By Anna Bernard, Summer Intern
We’re continuing our celebration of the launch of the My Stars imprint and the publication of our first book in the fall, a compilation effort, with another interview with one of the 10 authors.
Today, we’re talking with John Kubiniec. John is from North Tonawanda, N.Y., a suburb of Buffalo, and grew up in a family of crafters. He lives in New York City, where he works as a quilt instructor and designer and serves as a church organist.
He will move to Rochester, N.Y., at the end of the summer to devote more time to designing quilts and continuing his longarm quilting business.
He was a runner-up in the 2010 McCall’s Quilting Quilt Design Star contest, and his patterns have appeared in Fons & Porter’s Easy Quilts, McCall’s Quick Quilts and McCall’s Quilting. He has also designed patterns for RJR Fabrics and Windham Fabrics.
To check out more of John’s work, visit his blog, Big Rig Quilting.
One of John’s quilts, Whole Lotta Love, is featured in the McCall’s Quick Quilts August/September 2013 issue, which goes on sale today. John’s quilt uses the Glimma line of fabric by Lotta Jansdotter for Windham fabrics.
How did you get started quilting? Did you sew before you started learning to quilt?
I have always been interested and involved in some sort of crafty activity and was always interested in quilting. I work with the “critical mass theory” — I have to have enough things dealing with a topic before I get started. So, I bought books on quilting, then eventually bought a sewing machine “on speculation” — (thinking) that if I owned it, I would learn how to run the machine and I might learn to quilt. Well, it sat in the closet for three years, until I came across a quilt store and took a class on how to use the sewing machine and then launched into the world of quilting. It was only after about three years of “stash building” that I thought I could call myself a real quilter.
How do you define modern quilting?
Modern quilting for me means simpler, cleaner lines, with more negative space to show off the quilting. I think that it is also quilting that is free from the quilt police. By that I mean, many people who are exploring this aesthetic are doing it through the Internet and are learning online or just experimenting on their own — and creating their own rules. It presents a freedom to think outside the box in creating new block designs and rethinking the traditional quilt designs and traditional ways of construction.
What types of quilts do you make — modern, traditional, a mix of the two — and why?
I hate labels that confine things and try to categorize them. I make quilts. I let others describe them as they see fit. What I do is I take an idea — a block, a concept, and give it a little twist. It might be how I use color, it might be how I alter the block, it might be whatever my crazy mind decides I should do at the moment. Sometimes, they might be traditional, sometimes modern, sometimes a mix, and other times, not sure what to call it.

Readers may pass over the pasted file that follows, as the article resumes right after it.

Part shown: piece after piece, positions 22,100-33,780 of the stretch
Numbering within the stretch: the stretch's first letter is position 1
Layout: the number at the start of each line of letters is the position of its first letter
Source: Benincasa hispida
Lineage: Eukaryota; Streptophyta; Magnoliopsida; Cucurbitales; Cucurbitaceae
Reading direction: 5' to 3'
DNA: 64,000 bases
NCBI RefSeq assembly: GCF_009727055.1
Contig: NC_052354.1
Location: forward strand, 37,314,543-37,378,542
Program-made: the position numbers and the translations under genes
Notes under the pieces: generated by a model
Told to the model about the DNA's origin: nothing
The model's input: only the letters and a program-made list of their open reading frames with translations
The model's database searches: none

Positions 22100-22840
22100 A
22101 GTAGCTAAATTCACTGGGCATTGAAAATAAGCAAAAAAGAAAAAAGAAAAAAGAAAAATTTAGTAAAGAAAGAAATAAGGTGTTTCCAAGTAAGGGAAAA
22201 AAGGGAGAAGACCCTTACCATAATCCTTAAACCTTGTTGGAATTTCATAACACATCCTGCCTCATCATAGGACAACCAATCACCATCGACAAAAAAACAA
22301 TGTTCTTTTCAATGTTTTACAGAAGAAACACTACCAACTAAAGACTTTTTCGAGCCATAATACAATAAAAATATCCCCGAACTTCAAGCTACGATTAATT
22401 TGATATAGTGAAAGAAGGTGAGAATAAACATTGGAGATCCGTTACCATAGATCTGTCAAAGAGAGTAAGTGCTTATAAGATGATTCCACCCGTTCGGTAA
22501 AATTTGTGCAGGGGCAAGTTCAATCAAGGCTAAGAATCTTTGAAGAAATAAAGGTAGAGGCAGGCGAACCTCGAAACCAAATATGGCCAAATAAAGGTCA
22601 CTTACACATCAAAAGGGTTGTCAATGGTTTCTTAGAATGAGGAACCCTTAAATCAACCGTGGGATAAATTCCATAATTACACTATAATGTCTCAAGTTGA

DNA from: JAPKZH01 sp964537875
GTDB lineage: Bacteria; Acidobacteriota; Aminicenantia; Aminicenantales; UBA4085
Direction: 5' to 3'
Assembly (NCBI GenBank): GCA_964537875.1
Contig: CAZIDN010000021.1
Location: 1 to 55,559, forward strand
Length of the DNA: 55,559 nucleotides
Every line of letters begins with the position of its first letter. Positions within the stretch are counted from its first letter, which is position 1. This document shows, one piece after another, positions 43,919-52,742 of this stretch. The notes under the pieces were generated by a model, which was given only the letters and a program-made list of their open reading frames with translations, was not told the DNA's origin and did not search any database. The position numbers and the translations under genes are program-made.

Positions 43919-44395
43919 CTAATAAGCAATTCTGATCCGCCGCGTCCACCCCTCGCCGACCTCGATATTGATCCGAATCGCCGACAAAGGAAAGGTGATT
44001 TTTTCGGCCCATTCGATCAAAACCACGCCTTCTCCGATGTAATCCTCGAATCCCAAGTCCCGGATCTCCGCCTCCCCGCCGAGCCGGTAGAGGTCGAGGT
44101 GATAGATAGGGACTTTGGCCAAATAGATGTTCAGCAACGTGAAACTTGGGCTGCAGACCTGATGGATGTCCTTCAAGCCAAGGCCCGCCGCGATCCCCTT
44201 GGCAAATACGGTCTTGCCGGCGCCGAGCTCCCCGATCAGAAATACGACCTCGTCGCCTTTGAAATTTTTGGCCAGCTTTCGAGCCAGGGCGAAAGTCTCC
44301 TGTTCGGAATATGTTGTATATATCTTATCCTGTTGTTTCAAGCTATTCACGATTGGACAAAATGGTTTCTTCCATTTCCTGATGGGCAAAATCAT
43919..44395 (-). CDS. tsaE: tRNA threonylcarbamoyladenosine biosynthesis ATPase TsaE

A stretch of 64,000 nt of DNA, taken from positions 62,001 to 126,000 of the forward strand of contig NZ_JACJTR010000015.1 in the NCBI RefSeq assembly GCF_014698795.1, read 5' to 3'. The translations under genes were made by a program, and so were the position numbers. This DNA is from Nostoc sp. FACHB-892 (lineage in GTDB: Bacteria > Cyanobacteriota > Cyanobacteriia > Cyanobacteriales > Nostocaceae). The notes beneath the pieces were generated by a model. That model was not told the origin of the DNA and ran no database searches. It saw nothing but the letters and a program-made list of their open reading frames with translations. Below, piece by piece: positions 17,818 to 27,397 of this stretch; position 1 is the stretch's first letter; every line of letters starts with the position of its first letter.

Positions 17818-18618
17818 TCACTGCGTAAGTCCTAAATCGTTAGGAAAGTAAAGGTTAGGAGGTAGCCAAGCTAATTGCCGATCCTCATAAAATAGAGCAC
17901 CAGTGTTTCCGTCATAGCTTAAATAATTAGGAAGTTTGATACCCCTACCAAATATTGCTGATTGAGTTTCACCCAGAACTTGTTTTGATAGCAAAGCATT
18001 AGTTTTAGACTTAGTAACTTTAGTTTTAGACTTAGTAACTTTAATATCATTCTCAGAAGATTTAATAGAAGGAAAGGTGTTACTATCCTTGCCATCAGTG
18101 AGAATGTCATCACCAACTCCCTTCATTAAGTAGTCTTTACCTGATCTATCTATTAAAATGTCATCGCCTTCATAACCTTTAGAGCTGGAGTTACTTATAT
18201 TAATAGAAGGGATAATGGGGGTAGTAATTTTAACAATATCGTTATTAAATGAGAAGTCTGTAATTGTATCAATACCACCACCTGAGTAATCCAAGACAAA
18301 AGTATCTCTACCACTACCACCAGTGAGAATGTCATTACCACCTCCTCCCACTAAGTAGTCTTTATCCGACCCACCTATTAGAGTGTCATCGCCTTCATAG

How do you utilize social media in your quilting?
I have a blog and enjoy posting there and also enjoy looking at other people’s blogs. They are a great source of inspiration to see what others are doing. Facebook is also a great way to keep in touch with people and gain encouragement along the way.
If you had a quilting motto, what would it be?
There are no ugly fabrics. Keep cutting them into smaller pieces, the ugly factor disappears — eventually.
What other creative outlets do you have?
I love Asian-inspired fabrics. I love Japanese fabrics. I love ’30s repros. I love bright primary colors. I love black as a background. Red is my neutral. I love batiks. I love Baltimore Album repros. I love solids, and I hate solids. I love traditional Amish colorways. That’s the long answer. The short answer: I love fabric and enjoy the challenge of taking any fabric and making it work in a quilt.
If you could have one quilting superpower, what would it be?
Be able to wiggle my nose and have all my fabric perfectly cut for my quilt.
Don’t fear color, embrace it.
Let us know what you think. How would you describe modern quilting? Is this the first time you’ve heard of John, or are you already a fan? How do you incorporate modern touches into your quilts?
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